Infection control plans must thoroughly take into account activities that pose not only the most risk for patients but also are dangerous to healthcare workers.

Reducing the Risk
Along with reinforcing safety techniques, there are number of ways healthcare facility can limit the risk occupational exposures. New engineering controls such as products and room design can make a huge impact on risk reduction.

For instance, many healthcare facilities are increasing infection control with technology such as disinfection appliances. Also called automated bedpan washers, these machines reduce the risk of splash and spray by eliminating the need to manually clean a bedpan. They also can be used to empty urinals, suction cups and other collections devices. All of these routine actions could be a splash risk to healthcare workers. To operate an automated bedpan washer, a health care worker simply has to kick the appliance open and place the bedpan in for it to emptied and sanitized. Ultimately, this limits the time workers spend handling waste, and overall curbs the risk of transmitting infections.
Simple room design improvements such as, relocating sharp containers and adjusting their height, can help facilities reduce the risk of needlestick. In addition, hospitals can increase their number of alcohol-based hand rubs to facilitate better hand hygiene practices. 

When choosing the right device and design, facilities need to have the right people at the table. Bedside staff and infection preventionists should be active participants in the selection of safety devices and products. While selecting a product and new design, the ease of use, effectiveness, accessibility and cost should all be considered. Although new technology and renovations can initially be more expensive, the long-term benefits can have substantial cost savings by reducing exposures.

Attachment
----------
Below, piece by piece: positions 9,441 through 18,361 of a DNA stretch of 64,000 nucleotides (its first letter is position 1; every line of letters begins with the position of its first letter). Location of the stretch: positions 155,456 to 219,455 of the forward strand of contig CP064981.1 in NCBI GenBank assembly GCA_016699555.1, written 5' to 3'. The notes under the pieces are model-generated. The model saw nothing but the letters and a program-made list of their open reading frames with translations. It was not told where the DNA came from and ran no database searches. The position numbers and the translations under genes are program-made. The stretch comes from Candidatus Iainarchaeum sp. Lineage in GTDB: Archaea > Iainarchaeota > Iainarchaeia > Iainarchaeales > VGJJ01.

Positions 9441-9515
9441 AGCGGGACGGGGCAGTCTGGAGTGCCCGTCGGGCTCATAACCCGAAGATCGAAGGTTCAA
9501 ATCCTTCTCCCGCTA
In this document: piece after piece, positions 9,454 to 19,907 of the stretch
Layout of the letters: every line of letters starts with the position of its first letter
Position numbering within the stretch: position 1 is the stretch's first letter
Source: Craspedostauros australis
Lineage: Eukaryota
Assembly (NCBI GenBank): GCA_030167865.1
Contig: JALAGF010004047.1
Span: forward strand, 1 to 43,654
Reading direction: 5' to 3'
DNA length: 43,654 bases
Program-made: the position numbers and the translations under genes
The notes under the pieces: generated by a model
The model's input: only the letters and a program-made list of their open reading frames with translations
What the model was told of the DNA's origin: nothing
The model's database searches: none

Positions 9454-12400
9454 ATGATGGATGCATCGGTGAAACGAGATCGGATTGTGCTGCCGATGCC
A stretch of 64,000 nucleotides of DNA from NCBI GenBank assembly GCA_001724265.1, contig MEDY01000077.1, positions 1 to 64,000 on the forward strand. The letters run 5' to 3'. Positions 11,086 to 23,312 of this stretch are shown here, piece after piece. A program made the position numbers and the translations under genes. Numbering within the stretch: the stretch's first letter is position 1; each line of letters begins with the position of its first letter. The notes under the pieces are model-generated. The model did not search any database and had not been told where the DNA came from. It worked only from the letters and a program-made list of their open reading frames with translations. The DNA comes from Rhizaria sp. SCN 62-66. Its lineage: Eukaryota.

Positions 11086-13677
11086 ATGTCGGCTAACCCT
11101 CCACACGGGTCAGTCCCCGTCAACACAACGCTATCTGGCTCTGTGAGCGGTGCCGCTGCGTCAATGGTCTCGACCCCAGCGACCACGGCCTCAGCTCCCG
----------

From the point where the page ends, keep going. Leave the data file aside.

Creating a Culture of Compliance
In a study by Kessler, et. al, it found that over the course of a healthcare worker’s career, 33 percent of workers experienced an occupational exposure and did not report the incident.(5) This could be due partly to the prominence of the risks of sharps and mucocutaneous exposures, which could lead desensitization from healthcare workers.

Therefore, even after incorporating new controls and providing proper PPE, exposures may still continue if healthcare workers do not follow guidelines and standards. Discovering non-compliance and the reasons for it is a difficult task as underreporting of blood and body fluids exposures likely occur, as noted in Kessler’s survey of healthcare students and trainees.

In addition, a study led by Harris and Nicolai, examined knowledge and compliance with universal precautions among emergency medical service providers demonstrated varying degrees of compliance. They found that almost all of the EMS providers reported exposures and expressed concern over the risks.  Yet, many were did not always practice wearing gloves or appropriately disposing of contaminated items – both are activities that could lead to possible mucocutaneuous exposure.(6)